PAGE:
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Jane Poyner

British colonel turned revolutionary, and African‐Caribbean wife (also described as African‐American in origin). In 1790, when Colonel Despard arrived in London after nearly twenty years of British military service in the Caribbean, he brought with him his wife, Catherine, and their young son James. Catherine's background remains unclear: by some accounts she was the daughter of a Jamaican preacher, by others an educated Spanish Creole. The couple had married some time between 1786 and 1789, while Edward was Superintendent of the newly created British enclave of Belize. The Despards' mixed‐race marriage was perhaps the only such example in Britain at the time.

In London the Despards, turning their backs on respectable society, threw themselves into radical politics, Catherine focusing her energies on abolitionism and prisoners' rights. Edward's political views fell under government suspicion and Catherine took an increasingly public role in defending him against charges of ...

Article

John Howard Smith

tavern owner and innkeeper in New York City and Philadelphia, was probably born in the French West Indies. There seems to be some controversy regarding his race, as his nickname, “Black Sam,” would indicate an African American identity, while some primary sources imply that he was either white or a Mulatto. Historians are generally agreed, however, that Fraunces was African American. Much of what is known about him comes from his 1785 petition for compensation from Congress for services rendered during the American War of Independence, letters from George Washington, and an obituary in the 13 October 1795 issue of the Gazette of the United States. He owned an inn in New York City in 1755 and the following year obtained a license to operate an ordinary which was a tavern serving meals as well as the usual ales and spirits At this time he was married ...

Article

Steven J. Niven

fugitive slave, abolitionist, Union spy, and state senator, was born in Smithville (now Southport), Brunswick County, North Carolina, the son of Hester Hankins, a slave, and John Wesley Galloway, the son of a white planter who later became a ship's captain. In 1846 Hester Hankins married Amos Galloway, one of John Wesley Galloway's slaves. Abraham Galloway later recalled that his biological father “recognized me as his son and protected me as far as he was allowed so to do” (Still, 150), but John Wesley Galloway did not own Abraham. Abraham's owner was Marsden Milton Hankins a wealthy railroad mechanic from nearby Wilmington who may also have owned Hester Hankins Abraham considered Marsden Hankins a fair master but he was less forgiving of Hankins s wife who was overly fond of the whip Abraham apprenticed as a brick mason and as was common ...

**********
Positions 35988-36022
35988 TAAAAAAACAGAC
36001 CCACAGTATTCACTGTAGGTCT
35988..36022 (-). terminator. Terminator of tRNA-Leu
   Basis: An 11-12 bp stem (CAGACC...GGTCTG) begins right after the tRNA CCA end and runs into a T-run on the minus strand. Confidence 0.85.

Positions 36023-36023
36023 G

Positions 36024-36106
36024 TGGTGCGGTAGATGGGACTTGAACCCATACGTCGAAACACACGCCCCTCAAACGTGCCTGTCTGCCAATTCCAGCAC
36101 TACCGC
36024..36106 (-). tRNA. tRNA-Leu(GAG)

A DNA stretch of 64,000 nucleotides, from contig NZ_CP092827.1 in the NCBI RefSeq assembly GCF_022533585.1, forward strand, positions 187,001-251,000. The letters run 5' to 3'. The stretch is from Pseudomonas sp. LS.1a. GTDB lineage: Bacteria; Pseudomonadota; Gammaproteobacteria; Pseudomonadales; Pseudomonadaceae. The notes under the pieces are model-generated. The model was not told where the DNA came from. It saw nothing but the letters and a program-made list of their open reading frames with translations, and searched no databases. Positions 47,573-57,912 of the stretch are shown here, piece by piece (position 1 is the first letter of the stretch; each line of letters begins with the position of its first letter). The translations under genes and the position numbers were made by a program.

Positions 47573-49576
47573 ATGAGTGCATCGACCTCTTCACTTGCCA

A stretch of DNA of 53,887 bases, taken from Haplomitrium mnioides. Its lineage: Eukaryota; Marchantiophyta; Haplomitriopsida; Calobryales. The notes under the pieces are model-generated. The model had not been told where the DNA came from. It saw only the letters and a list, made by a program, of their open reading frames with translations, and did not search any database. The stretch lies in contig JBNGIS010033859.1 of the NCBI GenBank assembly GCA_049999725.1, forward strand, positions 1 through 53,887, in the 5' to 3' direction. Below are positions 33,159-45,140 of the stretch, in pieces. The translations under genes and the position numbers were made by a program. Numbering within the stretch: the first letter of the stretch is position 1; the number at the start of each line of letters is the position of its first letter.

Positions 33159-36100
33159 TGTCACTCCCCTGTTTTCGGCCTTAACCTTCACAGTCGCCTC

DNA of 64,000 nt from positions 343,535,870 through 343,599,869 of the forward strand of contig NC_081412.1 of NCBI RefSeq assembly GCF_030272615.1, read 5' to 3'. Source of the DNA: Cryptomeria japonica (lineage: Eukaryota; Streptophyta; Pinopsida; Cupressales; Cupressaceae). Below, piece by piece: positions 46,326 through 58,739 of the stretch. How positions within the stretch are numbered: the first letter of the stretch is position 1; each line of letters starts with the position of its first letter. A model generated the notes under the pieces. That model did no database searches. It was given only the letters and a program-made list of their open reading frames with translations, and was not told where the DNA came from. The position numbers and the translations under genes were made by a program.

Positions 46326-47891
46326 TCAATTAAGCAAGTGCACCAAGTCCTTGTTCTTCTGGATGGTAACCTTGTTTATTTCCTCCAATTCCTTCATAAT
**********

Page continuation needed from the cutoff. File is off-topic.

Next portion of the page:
Article

Patrick G. Williams

Lafayette, James (1748–09 August 1830), patriot spy, also known to history as James Armistead, was born in slavery; little is recorded of his parentage or early life except that he belonged to William Armistead of New Kent County, Virginia. In the summer of 1781 James was attending his master while Armistead worked as a commissary in Richmond, supplying patriot forces under the command of the Marquis de Lafayette. Lafayette’s men had been sent south to counter British units under Charles Cornwallis then operating in eastern Virginia. When it became known that Lafayette was recruiting spies to keep better track of Cornwallis’s intentions, James (with his master’s consent) volunteered, believing such service might win him his freedom.

By late July James had crossed into the British camp at Portsmouth and apparently was employed as a forager His work enabled him in the course of gathering food to ...

Article

Elizabeth Kuebler-Wolf

slave and Revolutionary War spy, was born James Armistead, a slave belonging to the planter William Armistead of New Kent County, Virginia. Nothing is known of his parents, but it is reasonable to assume that William Armistead also held, at least at some point, James's mother and possibly his father as slaves. James Armistead was a skilled worker whom William Armistead employed in his Richmond offices apparently in a clerical capacity. During the Revolutionary War, William Armistead served as a military supply officer, with James Armistead accompanying him as a body servant. Later William Armistead was a member of the Virginia House of Delegates.

James Armistead accompanied William Armistead to Richmond in the summer of 1781 while William was fulfilling his duties as the commissary of military supplies to the Continental army. American forces, led by the French Marquis de Lafayette, and British troops led by Lord Cornwallis ...

Article

Jeremy Rich

politician and businessman, was born on 21 July 1943 in the Yakoma sector, Nord Ubangi district, Equateur Province, Democratic Republic of Congo. He belonged to the small Ngbandi ethnic community that lived in the far northwest part of the country, although his father was a Polish judge. Because Congolese dictator Mobutu Sese Seko was also Ngbandi, this connection was later very valuable for Yale's career. He attended primary and secondary school at Catholic mission schools at Molegbe. He then became a student at Lovanium University in the Congolese capital of Kinshasa.

Yale became a very active figure in university politics, and he joined the Association Générale des Étudiants de Lovanium (AGEL). In 1967 his fellow AGEL members elected Yale president of the organization. The university was a center of opposition to Mobutu Sese Seko, who took control over the Congolese government in a military coup on 24 November 1965 ...